Conflict of Interest Statement
The authors declare that the research was conducted in the absence of any commercial or financial relationships that could be construed as a potential conflict of interest.
This work was supported by grants from the National Basic Research Program (973 project) [2013CB933900, 2012CB911201]; National Natural Science Foundation of China [31471252, 81201383]; Guangdong Natural Science Funds for Distinguished Young Scholar [S20120011335]; Zhujiang Nova Program of Guangzhou [2011J2200042]; Program of International S&T Cooperation [2014DFB30020]; Fundamental Research Funds for the Central Universities [14lgjc14, 14lgpy02]; Program for New Century Excellent Talents in University [NCET-13-0610]; China Postdoctoral Science Foundation [2014M562238].
The Supplementary Material for this article can be found online at: http://www.frontiersin.org/journal/10.3389/fmicb.2014.00573/abstract
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Keywords: super-complex structures, cell division/mitosis, protein components, centrosome, kinetochore, midbody
Citation: Zheng Y, Guo J, Li X, Xie Y, Hou M, Fu X, Dai S, Diao R, Miao Y and Ren J (2014) An integrated overview of spatiotemporal organization and regulation in mitosis in terms of the proteins in the functional supercomplexes. Front. Microbiol. 5:573. doi: 10.3389/fmicb.2014.00573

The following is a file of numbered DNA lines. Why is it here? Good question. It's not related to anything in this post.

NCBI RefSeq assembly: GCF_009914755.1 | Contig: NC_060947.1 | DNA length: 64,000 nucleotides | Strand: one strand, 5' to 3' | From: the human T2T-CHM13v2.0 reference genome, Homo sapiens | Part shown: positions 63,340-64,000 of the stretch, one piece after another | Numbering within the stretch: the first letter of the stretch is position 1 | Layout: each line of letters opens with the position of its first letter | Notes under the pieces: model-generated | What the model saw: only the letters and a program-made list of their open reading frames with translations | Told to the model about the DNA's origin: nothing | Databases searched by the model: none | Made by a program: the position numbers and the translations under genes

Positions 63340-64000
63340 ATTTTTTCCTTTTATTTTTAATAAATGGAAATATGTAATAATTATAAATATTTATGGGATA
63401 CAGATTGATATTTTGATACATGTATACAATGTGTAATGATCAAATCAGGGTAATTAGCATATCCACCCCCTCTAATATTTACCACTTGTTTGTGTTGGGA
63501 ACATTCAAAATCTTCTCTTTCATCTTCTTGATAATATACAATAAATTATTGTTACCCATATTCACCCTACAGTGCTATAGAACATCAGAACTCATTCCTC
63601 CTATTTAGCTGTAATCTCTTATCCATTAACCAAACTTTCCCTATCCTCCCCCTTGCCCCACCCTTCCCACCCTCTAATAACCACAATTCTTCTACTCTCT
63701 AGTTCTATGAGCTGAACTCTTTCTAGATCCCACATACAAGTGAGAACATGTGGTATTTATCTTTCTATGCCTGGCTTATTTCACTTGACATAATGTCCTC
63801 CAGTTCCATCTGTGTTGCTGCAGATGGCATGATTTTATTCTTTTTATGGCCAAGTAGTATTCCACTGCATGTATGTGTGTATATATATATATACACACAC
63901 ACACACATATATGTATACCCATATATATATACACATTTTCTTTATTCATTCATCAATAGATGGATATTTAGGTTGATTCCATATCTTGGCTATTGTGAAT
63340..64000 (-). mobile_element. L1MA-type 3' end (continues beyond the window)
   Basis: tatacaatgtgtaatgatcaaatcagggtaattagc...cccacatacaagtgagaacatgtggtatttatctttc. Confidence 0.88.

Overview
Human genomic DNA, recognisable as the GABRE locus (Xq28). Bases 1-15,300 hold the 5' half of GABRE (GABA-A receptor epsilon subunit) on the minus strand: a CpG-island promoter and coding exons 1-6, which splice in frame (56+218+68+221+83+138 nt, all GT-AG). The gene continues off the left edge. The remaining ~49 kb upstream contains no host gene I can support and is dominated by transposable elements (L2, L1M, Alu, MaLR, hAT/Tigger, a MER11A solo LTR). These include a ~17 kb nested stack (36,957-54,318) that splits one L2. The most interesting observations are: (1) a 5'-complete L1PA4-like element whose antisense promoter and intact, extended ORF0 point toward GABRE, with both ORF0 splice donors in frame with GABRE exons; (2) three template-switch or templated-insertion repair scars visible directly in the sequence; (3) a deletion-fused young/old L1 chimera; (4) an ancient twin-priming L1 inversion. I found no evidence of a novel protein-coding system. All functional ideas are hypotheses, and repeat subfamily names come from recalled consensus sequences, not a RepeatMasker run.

Received: 05 September 2014; Accepted: 11 October 2014;
Published online: 29 October 2014.
Edited by:Feng Gao, Tianjin University, China
Reviewed by:Zhixiang Zuo, University of Chicago, USA
Ziding Zhang, China Agricultural University, China
Penghui Zhou, Dana Farber Cancer Institute, USA
Copyright © 2014 Zheng, Guo, Li, Xie, Hou, Fu, Dai, Diao, Miao and Ren. This is an open-access article distributed under the terms of the Creative Commons Attribution License (CC BY). The use, distribution or reproduction in other forums is permitted, provided the original author(s) or licensor are credited and that the original publication in this journal is cited, in accordance with accepted academic practice. No use, distribution or reproduction is permitted which does not comply with these terms.
*Correspondence: Yanyan Miao and Jian Ren, Cancer Center, School of Life Sciences, School of Advanced Computing, Cooperative Innovation Center for High Performance Computing, Sun Yat-sen University, 135 West Xingang Road, Guangzhou 510275, China e-mail: email@example.com; firstname.lastname@example.org
†The authors wish it to be known that, in their opinion, the first three authors should be regarded as joint First Authors.